Are driverless trains the future?

Source: Rail Technology Magazine Feb/Mar 2014

Paula-Marie Brown, head of transport at the Institution of Engineering and Technology (IET), discusses the impending reality of driverless trains. 

The recent strike that affected London Underground highlighted how technology is changing the face of our railway networks.

Many readers will have quite happily travelled in a driverless (i.e. autonomous) system. Maybe it wasn’t comprised of multiple carriages and it had a limited number of destinations, but once inside with the doors closed, you were under the protection of an autonomous system.

Forgotten drivers

What functions do drivers perform in a modern railway? As far back as 1988, Tony Hawker presented a paper at an Institution of Railway Signalling Engineers event entitled ‘Have we forgotten the driver?’ The focus of the paper was that making signalling systems more efficient (simplifying layouts, reversible operation etc.) meant that, whilst systems were safe when the signalling system was operating correctly, it became more and more difficult to drive the train manually under degraded conditions. That was with a driver in the cab.

To take the scenario a stage further, should we forget the driver? If so, what happens under degraded modes conditions? However, an examination is required of the skills needed of a driver on a day-to-day basis (in normal and degraded conditions). Once that is understood, the impact on risk of removing the driver can be better debated.

What a driver does under normal conditions will depend on the level of automation of the train. In a manually driven train, in general they manage speed to keep it at or below a safe level and by observing and reacting to the signals and keep a safe separation between the trains as well as observing the track ahead for obstructions.

On a number of modern systems (mostly metros) there are functions where technology already manages the safety of the train around the railway network. Systems have been around for many years that can easily manage and monitor the speed to a correct profile. Additionally, other systems manage the separation between trains and the stopping of trains at the correct place in platforms and in heavy traffic areas; the electronic system can manage the throughput of trains much more effectively than a driver can. So is the driver more of a hindrance than a help?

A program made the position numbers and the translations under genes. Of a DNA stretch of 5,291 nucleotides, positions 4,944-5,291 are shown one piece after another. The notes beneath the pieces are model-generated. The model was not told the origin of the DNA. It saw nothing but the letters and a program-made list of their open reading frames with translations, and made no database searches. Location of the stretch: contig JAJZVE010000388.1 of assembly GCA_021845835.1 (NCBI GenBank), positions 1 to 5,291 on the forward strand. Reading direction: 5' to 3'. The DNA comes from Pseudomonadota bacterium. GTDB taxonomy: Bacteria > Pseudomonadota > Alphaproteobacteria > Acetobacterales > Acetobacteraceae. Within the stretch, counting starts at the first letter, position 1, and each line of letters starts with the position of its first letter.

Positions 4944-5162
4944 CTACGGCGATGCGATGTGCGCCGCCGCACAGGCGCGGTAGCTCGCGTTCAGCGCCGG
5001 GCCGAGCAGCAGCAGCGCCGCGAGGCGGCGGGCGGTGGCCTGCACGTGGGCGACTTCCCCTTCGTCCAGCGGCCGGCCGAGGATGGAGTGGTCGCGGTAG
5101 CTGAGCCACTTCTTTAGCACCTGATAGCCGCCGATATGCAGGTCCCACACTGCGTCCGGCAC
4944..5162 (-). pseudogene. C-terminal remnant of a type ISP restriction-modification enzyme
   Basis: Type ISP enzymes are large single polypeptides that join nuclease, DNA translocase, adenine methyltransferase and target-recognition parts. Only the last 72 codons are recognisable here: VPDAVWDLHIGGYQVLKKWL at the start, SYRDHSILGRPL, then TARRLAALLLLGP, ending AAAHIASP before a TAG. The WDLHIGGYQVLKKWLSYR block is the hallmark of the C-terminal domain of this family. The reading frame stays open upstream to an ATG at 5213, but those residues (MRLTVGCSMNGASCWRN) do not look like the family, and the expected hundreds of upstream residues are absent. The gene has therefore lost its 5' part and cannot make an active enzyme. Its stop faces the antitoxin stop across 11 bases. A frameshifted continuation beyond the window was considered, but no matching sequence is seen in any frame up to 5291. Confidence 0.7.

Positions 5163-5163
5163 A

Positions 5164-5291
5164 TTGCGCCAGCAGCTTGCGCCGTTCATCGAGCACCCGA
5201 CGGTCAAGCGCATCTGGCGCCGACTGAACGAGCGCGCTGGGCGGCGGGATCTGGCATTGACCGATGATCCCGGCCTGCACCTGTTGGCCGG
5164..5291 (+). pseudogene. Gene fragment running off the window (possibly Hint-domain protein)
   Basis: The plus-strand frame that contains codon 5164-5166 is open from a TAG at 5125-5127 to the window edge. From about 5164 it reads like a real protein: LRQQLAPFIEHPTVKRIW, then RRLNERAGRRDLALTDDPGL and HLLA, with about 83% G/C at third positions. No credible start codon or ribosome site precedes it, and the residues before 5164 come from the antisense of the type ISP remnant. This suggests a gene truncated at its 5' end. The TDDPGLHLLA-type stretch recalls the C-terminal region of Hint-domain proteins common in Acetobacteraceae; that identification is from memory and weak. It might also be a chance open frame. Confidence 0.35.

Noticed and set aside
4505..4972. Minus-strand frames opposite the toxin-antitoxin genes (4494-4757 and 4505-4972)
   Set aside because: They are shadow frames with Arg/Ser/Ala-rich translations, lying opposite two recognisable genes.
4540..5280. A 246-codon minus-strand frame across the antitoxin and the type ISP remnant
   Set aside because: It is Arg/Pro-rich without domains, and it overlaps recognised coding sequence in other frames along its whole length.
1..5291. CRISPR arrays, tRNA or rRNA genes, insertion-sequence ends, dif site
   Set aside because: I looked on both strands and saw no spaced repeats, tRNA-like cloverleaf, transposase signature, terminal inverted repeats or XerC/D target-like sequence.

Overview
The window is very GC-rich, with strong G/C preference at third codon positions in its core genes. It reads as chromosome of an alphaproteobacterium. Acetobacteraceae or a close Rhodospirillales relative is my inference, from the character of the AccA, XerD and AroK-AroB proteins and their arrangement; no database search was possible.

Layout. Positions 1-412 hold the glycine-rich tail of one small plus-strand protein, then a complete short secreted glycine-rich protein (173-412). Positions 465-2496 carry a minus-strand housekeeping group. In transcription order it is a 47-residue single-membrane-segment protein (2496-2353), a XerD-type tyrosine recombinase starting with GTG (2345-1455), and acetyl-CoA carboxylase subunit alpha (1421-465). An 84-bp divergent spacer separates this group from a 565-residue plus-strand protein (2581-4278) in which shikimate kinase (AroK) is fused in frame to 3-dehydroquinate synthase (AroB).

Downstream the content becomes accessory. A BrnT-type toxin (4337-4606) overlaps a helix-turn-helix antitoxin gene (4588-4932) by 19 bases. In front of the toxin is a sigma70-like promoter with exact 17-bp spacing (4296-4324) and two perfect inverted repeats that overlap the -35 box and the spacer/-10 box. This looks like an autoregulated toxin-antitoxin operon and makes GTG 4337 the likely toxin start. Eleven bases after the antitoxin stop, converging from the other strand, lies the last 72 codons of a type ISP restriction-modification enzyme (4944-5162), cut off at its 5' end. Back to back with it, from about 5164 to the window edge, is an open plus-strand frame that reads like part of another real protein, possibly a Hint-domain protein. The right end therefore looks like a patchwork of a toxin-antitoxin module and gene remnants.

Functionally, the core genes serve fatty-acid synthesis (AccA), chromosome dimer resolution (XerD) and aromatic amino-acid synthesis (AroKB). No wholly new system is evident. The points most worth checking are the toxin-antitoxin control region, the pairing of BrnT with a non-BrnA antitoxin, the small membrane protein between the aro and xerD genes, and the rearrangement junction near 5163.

Coping on the front line

There are two issues to consider in support of the driver. Firstly, the driver is also the on-board front line mechanic for the train and has all sorts of overrides and bypasses which ensure that virtually all train failures can be overcome – even if the train has to proceed at very low speeds.

Secondly, the driver is human and able to adapt to each unusual situation. A transport system is there to move people. By their very nature, people are random in their reactions to the events around them. When there is a perturbation, a driver can cope with this (indeed is trained to cope); we may forecast a computer system able to adapt to this degree, but not yet.

There are also downsides with (too much) automation. Valid concerns have been raised that if the driver lets the automated system control the train for too much of the time, the driver will lose the ‘feel’ of the train and thus the ability to effectively drive the train when the system is operating in degraded mode.

In fact, it is common amongst metro operators to ensure that the driver should operate the train manually for a period of time. For one operator, the figure of 30% of the time in manual was tried and whilst it is appreciated how necessary it was for the driver to retain the competence to drive the train, the 30% figure meant that in a lot of cases this manual driving had a negative effect on the train performance, which then impacted on headways. Ultimately the system was unable to maintain the timetables. The 30% figure, whilst desirable, was then revised down quite significantly. On the Jubilee Line, the trains are only driven manually into the depot and that is really to react to events that may be occurring on the ground (shunters and depot staff walking in the area).

More relevant to mainline trains is the driver’s ability to sound an audible warning to announce the presence of the train – an essential safety function when staff are working on the line.

Ready or not?

Are the railways ready for autonomous vehicles? They do exist in some applications, mostly in low speed people movers on dedicated and protected infrastructure. There are some fully automatic metros, such as the DLR in the UK and in Denmark the Copenhagen lines Ml & M2.  However, there are no mainline railways in the world that are completely automated and without a driver. But the Klang Valley Metro in Malaysia is migrating towards driverless (non-attended) operation.

The UK will have one of the few main lines with ATO when Thameslink and Crossrail are commissioned, but that is a few years away. The step to driverless and full automation is still considered a  long way off for main line trains, unless they are specially designed for that purpose (in particular the infrastructure) and will require maximum protection to reduce access from errant people and vehicles.

So, in places like Britain with a massive legacy rail infrastructure it may be this very legacy which constrains us as we judge ourselves against those new build railways which continue to be constructed and for which driver-less is more about ‘why not?’ rather than ‘why?’


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